That's My Jam!: Very Be Careful's Cumbia Substrain

Categories: That's My Jam!
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Very Be Careful
Thankfully, not all dance music being made these days is electronic. Were that the case, our world's history of upbeat (and downtempo) grooves would be entirely erased from memory. Cumbia is one such style of old, rhythmic music, born a long time ago in Colombia. Its slow bouncing rhythms, traditional instrumentation, and earnest vocal melodies are still widely popular today -- and not just in South America. Local parties like Tormenta Tropical push the music -- both in traditional and contemporary forms -- from soundsystems every month. L.A.'s Very Be Careful carry the torch of a special strain of cumbia, called vallenato.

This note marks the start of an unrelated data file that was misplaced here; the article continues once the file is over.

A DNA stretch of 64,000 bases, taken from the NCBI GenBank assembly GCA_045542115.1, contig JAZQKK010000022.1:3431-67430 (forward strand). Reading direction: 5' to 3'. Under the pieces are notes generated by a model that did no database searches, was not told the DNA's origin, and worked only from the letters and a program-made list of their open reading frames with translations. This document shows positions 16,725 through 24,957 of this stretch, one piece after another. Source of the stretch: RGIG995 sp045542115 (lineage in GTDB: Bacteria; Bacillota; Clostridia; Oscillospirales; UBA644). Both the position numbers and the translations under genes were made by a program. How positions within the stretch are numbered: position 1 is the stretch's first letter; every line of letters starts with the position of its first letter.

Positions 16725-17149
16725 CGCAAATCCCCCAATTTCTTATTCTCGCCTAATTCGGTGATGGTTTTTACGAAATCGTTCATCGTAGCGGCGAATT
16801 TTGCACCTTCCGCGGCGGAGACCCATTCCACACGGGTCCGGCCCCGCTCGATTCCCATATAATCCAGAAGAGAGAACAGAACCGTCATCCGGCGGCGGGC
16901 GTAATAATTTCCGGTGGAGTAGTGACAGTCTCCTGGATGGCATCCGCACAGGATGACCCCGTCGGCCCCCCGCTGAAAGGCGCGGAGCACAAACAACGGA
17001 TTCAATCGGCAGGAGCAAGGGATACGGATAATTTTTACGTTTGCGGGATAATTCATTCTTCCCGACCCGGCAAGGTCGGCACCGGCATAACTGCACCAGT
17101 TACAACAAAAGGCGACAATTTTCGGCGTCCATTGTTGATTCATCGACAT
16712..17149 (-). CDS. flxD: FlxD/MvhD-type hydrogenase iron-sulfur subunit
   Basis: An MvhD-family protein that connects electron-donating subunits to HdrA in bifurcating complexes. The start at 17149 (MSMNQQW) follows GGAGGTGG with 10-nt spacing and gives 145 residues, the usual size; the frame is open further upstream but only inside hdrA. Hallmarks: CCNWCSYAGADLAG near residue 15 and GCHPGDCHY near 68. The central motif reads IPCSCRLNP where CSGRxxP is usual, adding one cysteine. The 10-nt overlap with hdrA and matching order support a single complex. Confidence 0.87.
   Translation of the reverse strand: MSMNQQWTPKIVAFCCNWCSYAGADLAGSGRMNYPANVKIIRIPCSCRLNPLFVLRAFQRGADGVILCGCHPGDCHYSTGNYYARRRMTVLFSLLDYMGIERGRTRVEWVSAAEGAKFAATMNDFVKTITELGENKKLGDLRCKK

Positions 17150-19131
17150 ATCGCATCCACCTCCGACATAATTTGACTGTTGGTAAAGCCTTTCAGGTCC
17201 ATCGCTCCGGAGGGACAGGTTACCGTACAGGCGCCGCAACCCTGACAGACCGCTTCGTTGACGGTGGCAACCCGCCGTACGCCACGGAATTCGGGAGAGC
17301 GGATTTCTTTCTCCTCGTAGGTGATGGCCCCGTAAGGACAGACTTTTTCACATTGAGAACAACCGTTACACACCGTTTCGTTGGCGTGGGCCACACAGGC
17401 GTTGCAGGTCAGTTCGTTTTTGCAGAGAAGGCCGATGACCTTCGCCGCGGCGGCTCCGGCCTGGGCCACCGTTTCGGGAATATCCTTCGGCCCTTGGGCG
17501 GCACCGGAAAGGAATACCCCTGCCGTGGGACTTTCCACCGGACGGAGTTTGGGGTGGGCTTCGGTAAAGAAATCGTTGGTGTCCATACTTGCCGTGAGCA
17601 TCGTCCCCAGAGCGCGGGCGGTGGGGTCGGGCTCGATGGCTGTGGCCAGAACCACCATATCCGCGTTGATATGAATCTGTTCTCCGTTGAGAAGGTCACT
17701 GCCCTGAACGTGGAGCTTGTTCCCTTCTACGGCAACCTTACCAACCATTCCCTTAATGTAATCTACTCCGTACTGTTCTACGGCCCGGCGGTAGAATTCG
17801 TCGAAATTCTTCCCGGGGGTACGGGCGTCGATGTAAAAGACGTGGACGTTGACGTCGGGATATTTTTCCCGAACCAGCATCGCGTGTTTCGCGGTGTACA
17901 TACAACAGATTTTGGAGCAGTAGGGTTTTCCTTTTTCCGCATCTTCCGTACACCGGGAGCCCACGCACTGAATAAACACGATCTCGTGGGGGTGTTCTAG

What makes Very Be Careful's style a bit separate from cumbia is its particularly stripped-down instrumentation. On "La Abeja," for example, the band only uses an accordion, a guacharaca (a stick-like percussion instrument), a campana (a bell of sorts), a bass guitar, and a caja vellanata (a small drum). The result certainly sounds as if it comes from another place and time, but that's part of Very Be Careful's allure; the band is something of an anomaly coming from the patently contemporary Southern California music scene. Make sure not to miss Very Be Careful's international sounds when they play The Rickshaw Stop tomorrow, July 15 with Franco Nero, Intl Freakout DJs, and more.

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